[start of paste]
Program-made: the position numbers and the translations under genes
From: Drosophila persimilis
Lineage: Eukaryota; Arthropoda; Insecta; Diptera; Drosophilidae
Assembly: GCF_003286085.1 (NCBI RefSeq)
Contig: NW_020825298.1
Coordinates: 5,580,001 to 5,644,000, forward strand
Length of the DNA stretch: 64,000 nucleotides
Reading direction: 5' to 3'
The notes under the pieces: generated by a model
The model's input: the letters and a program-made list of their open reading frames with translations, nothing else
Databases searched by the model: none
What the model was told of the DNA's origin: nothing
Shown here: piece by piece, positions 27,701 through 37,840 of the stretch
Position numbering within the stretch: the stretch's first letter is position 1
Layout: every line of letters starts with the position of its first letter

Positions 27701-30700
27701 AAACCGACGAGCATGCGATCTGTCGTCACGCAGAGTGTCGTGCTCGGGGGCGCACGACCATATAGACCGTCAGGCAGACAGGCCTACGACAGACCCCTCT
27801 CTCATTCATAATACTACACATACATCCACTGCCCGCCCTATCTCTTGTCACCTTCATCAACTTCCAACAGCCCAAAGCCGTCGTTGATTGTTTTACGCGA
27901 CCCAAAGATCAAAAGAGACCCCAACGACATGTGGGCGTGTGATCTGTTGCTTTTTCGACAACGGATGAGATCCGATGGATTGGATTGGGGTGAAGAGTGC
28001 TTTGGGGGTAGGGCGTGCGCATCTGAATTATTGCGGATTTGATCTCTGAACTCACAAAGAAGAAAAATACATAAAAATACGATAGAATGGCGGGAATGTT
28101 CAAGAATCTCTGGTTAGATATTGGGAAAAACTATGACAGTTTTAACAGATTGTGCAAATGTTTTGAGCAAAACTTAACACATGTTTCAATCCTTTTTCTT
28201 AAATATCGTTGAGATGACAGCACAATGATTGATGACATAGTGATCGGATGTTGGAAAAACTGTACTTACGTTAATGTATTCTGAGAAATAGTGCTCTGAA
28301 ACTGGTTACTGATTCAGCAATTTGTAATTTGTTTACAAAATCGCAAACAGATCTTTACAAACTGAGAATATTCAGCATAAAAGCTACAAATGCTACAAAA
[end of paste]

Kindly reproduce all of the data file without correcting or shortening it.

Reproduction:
Program-made: the position numbers and the translations under genes
From: Drosophila persimilis
Lineage: Eukaryota; Arthropoda; Insecta; Diptera; Drosophilidae
Assembly: GCF_003286085.1 (NCBI RefSeq)
Contig: NW_020825298.1
Coordinates: 5,580,001 to 5,644,000, forward strand
Length of the DNA stretch: 64,000 nucleotides
Reading direction: 5' to 3'
The notes under the pieces: generated by a model
The model's input: the letters and a program-made list of their open reading frames with translations, nothing else
Databases searched by the model: none
What the model was told of the DNA's origin: nothing
Shown here: piece by piece, positions 27,701 through 37,840 of the stretch
Position numbering within the stretch: the stretch's first letter is position 1
Layout: every line of letters starts with the position of its first letter

Positions 27701-30700
27701 AAACCGACGAGCATGCGATCTGTCGTCACGCAGAGTGTCGTGCTCGGGGGCGCACGACCATATAGACCGTCAGGCAGACAGGCCTACGACAGACCCCTCT
27801 CTCATTCATAATACTACACATACATCCACTGCCCGCCCTATCTCTTGTCACCTTCATCAACTTCCAACAGCCCAAAGCCGTCGTTGATTGTTTTACGCGA
27901 CCCAAAGATCAAAAGAGACCCCAACGACATGTGGGCGTGTGATCTGTTGCTTTTTCGACAACGGATGAGATCCGATGGATTGGATTGGGGTGAAGAGTGC
28001 TTTGGGGGTAGGGCGTGCGCATCTGAATTATTGCGGATTTGATCTCTGAACTCACAAAGAAGAAAAATACATAAAAATACGATAGAATGGCGGGAATGTT
28101 CAAGAATCTCTGGTTAGATATTGGGAAAAACTATGACAGTTTTAACAGATTGTGCAAATGTTTTGAGCAAAACTTAACACATGTTTCAATCCTTTTTCTT
28201 AAATATCGTTGAGATGACAGCACAATGATTGATGACATAGTGATCGGATGTTGGAAAAACTGTACTTACGTTAATGTATTCTGAGAAATAGTGCTCTGAA
28301 ACTGGTTACTGATTCAGCAATTTGTAATTTGTTTACAAAATCGCAAACAGATCTTTACAAACTGAGAATATTCAGCATAAAAGCTACAAATGCTACAAAA